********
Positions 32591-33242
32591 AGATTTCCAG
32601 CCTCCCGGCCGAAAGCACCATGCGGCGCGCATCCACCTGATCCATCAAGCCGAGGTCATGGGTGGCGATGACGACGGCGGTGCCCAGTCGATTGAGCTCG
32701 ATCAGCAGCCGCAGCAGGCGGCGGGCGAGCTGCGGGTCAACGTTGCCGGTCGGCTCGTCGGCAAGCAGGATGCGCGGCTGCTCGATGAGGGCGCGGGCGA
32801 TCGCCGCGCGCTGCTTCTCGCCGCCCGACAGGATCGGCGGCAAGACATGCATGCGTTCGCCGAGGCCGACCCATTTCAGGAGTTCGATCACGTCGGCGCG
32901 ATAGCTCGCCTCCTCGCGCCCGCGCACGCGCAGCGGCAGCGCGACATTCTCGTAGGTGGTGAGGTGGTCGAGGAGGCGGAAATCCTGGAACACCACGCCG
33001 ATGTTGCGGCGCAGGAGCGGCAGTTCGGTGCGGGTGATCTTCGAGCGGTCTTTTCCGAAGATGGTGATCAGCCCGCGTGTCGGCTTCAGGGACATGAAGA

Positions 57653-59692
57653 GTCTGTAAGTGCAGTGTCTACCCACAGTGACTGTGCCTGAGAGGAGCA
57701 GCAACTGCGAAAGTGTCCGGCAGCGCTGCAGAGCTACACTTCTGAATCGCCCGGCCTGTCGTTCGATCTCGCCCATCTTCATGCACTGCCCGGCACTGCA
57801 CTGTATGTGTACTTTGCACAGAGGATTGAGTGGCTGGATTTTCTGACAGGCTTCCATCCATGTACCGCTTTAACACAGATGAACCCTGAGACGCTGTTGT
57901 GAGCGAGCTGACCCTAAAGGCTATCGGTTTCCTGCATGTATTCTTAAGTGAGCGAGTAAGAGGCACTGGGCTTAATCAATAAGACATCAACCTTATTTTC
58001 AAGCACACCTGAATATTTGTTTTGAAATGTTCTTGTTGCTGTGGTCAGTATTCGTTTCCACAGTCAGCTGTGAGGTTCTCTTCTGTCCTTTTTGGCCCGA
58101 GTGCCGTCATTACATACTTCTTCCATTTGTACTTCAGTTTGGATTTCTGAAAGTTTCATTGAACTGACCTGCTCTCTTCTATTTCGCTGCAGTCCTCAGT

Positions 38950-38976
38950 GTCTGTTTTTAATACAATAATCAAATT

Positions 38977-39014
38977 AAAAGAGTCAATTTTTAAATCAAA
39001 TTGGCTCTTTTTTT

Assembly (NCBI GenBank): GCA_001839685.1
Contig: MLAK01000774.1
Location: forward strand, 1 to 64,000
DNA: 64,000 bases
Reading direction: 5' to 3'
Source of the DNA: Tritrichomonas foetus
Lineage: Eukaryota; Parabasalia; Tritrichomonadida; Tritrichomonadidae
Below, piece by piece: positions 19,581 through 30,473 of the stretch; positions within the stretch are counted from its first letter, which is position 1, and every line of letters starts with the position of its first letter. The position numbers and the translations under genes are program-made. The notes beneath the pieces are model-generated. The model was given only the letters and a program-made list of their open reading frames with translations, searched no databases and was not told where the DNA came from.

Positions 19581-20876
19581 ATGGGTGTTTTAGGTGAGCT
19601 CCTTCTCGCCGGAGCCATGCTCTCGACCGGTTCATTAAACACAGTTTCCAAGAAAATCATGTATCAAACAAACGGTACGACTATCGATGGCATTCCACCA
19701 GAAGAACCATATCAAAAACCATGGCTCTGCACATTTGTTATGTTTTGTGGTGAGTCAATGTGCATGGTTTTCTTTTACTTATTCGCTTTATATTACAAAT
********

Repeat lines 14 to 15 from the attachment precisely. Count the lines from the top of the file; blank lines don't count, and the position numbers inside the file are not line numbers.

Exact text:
58101 GTGCCGTCATTACATACTTCTTCCATTTGTACTTCAGTTTGGATTTCTGAAAGTTTCATTGAACTGACCTGCTCTCTTCTATTTCGCTGCAGTCCTCAGT

Positions 38950-38976